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ADC0804LCD View Datasheet(PDF) - Philips Electronics

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Philips Electronics Philips
ADC0804LCD Datasheet PDF : 18 Pages
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Philips Semiconductors
CMOS 8-bit A/D converters
Product data
Full Scale Adjustment
Full scale gain is adjusted by applying any desired offset voltage to
VIN(–), then applying the VIN(+) a voltage that is 1-1/2 LSB less than
the desired analog full-scale voltage range and then adjusting the
magnitude of VREF/2 input voltage (or the VCC supply if there is no
VREF/2 input connection) for a digital output code which just
changes from 1111 1110 to 1111 1111. The ideal VIN(+) voltage for
this full-scale adjustment is given by:
VIN(*) * 1.5
VMAX = high end of analog input range (ground referenced)
VMIN = low end (zero offset) of analog input (ground referenced)
The clock signal for these A/Ds can be derived from external
sources, such as a system clock, or self-clocking can be
accomplished by adding an external resistor and capacitor, as
shown in Figure 11.
Heavy capacitive or DC loading of the CLK R pin should be avoided
as this will disturb normal converter operation. Loads less than 50pF
are allowed. This permits driving up to seven A/D converter CLK IN
pins of this family from a single CLK R pin of one converter. For
larger loading of the clock line, a CMOS or low power TTL buffer or
PNP input logic should be used to minimize the loading on the CLK
R pin.
Restart During a Conversion
A conversion in process can be halted and a new conversion began
by bringing the CS and WR inputs low and allowing at least one of
them to go high again. The output data latch is not updated if the
conversion in progress is not completed; the data from the
previously completed conversion will remain in the output data
latches until a subsequent conversion is completed.
Continuous Conversion
To provide continuous conversion of input data, the CS and RD
inputs are grounded and INTR output is tied to the WR input. This
INTR/WR connection should be momentarily forced to a logic low
upon power-up to insure circuit operation. See Figure 10 for one
way to accomplish this.
This CMOS A/D converter, like MOS microprocessors and
memories, will require a bus driver when the total capacitance of the
data bus gets large. Other circuitry tied to the data bus will add to
the total capacitive loading, even in the high impedance mode.
There are alternatives in handling this problem. The capacitive
loading of the data bus slows down the response time, although DC
specifications are still met. For systems with a relatively low CPU
clock frequency, more time is available in which to establish proper
logic levels on the bus, allowing higher capacitive loads to be driven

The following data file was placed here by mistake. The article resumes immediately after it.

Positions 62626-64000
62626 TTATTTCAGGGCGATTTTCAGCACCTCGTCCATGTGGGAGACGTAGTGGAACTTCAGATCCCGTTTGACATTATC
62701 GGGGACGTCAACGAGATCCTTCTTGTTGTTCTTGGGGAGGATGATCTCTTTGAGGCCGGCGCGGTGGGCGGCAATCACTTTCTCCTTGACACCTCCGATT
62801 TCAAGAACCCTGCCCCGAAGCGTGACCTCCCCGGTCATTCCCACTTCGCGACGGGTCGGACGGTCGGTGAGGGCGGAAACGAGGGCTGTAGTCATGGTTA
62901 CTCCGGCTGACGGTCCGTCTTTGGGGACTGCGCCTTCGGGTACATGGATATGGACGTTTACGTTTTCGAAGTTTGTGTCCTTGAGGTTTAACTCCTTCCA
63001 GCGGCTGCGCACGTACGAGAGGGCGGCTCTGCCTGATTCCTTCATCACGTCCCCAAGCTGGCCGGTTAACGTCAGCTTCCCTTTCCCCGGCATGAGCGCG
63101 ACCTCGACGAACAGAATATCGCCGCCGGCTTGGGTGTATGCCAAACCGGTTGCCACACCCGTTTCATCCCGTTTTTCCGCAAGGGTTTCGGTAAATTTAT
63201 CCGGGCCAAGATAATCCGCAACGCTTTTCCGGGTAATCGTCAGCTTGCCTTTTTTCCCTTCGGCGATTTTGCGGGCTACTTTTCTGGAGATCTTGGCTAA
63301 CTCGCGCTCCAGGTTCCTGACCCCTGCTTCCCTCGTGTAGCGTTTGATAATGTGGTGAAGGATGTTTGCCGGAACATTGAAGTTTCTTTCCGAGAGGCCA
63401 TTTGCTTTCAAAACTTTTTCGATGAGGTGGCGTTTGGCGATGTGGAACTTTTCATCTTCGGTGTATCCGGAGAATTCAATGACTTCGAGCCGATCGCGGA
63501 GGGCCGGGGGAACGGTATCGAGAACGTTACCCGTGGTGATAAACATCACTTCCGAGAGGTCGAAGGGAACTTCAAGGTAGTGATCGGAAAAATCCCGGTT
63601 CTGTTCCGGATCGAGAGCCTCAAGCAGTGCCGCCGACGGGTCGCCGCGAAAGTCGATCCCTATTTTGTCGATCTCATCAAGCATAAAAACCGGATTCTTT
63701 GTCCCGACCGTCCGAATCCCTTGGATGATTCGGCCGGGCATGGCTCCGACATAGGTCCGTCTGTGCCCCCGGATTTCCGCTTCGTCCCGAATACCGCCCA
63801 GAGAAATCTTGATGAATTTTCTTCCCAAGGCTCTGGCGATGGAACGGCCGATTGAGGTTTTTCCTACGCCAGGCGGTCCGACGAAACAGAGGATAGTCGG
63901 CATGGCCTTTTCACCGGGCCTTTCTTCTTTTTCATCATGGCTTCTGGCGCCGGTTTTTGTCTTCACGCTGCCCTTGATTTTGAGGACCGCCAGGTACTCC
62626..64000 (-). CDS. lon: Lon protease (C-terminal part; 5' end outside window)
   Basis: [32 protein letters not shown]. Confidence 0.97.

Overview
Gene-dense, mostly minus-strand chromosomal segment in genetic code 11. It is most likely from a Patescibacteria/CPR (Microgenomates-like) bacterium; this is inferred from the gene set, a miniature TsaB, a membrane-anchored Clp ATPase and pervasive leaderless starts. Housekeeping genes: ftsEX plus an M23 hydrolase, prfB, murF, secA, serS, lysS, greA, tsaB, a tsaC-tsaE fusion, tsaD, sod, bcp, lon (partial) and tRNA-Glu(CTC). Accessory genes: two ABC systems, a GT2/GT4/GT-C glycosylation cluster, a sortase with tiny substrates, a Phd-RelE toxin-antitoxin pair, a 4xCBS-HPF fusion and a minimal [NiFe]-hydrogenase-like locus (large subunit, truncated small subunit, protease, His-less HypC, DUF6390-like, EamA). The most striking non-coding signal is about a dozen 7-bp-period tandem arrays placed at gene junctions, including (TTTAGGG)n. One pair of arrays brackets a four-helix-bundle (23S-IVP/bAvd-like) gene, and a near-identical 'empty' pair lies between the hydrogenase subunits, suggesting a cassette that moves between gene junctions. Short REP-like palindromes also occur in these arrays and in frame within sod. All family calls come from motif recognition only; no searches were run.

(see Typical Performance Characteristics).
At higher CPU clock frequencies, time can be extended for I/O
reads (and/or writes) by inserting wait states (8880) or using
clock-extending circuits (6800, 8035).
Finally, if time is critical and capacitive loading is high, external bus
drivers must be used. These can be 3-State buffers (low power
Schottky is recommended, such as the N74LS240 series) or special
higher current drive products designed as bus drivers. High current
bipolar bus drivers with PNP inputs are recommended as the PNP
input offers low loading of the A/D output, allowing better response
Noise spikes on the VCC line can cause conversion errors as the
internal comparator will respond to them. A low inductance filter
capacitor should be used close to the converter VCC pin and values
of 1 µF or greater are recommended. A separate 5 V regulator for
the converter (and other 5 V linear circuitry) will greatly reduce
digital noise on the VCC supply and the attendant problems.
Digital wire-wrap sockets and connections are not satisfactory for
breadboarding this (or any) A/D converter. Sockets on PC boards
can be used. All logic signal wires and leads should be grouped or
kept as far as possible from the analog signal leads. Single wire
analog input leads may pick up undesired hum and noise, requiring
the use of shielded leads to the analog inputs in many applications.
A single-point analog ground separate from the logic or digital
ground points should be used. The power supply bypass capacitor
and the self-clocking capacitor, if used, should be returned to digital
ground. Any VREF/2 bypass capacitor, analog input filter capacitors,
and any input shielding should be returned to the analog ground
point. Proper grounding will minimize zero-scale errors which are
present in every code. Zero-scale errors can usually be traced to
improper board layout and wiring.
2002 Oct 17

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